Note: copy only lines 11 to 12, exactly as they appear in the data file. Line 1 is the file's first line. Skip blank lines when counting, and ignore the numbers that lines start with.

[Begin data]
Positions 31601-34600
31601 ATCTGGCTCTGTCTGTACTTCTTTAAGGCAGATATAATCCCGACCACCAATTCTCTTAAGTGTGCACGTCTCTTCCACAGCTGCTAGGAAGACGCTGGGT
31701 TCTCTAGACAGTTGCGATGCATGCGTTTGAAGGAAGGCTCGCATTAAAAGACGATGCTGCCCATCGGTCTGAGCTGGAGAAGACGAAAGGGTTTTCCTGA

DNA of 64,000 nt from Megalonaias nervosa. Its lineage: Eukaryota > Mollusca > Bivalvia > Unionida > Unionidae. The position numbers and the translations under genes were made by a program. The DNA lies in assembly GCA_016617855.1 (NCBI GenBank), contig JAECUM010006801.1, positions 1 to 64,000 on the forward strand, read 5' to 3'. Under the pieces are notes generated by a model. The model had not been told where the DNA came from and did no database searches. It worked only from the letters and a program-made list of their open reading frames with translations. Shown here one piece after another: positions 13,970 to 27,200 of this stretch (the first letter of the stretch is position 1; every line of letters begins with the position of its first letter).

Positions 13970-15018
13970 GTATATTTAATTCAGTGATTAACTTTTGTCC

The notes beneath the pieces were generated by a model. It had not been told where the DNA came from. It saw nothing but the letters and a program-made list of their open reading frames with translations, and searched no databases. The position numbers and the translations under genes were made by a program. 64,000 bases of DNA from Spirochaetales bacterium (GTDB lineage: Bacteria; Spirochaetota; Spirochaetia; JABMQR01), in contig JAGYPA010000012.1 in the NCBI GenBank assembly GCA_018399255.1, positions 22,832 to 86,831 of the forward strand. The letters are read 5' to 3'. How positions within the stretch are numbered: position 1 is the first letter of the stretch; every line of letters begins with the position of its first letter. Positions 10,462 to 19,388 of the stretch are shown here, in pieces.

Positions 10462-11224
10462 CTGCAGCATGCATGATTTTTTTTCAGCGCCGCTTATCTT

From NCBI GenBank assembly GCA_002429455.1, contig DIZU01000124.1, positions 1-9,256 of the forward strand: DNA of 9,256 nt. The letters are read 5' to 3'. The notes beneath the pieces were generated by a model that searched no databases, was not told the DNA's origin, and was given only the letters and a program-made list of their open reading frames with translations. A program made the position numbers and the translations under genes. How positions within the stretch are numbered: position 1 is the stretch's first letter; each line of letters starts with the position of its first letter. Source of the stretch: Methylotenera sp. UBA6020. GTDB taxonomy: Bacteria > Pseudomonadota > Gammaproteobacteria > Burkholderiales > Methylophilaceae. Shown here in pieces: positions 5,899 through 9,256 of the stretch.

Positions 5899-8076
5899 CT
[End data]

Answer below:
Positions 5899-8076
5899 CT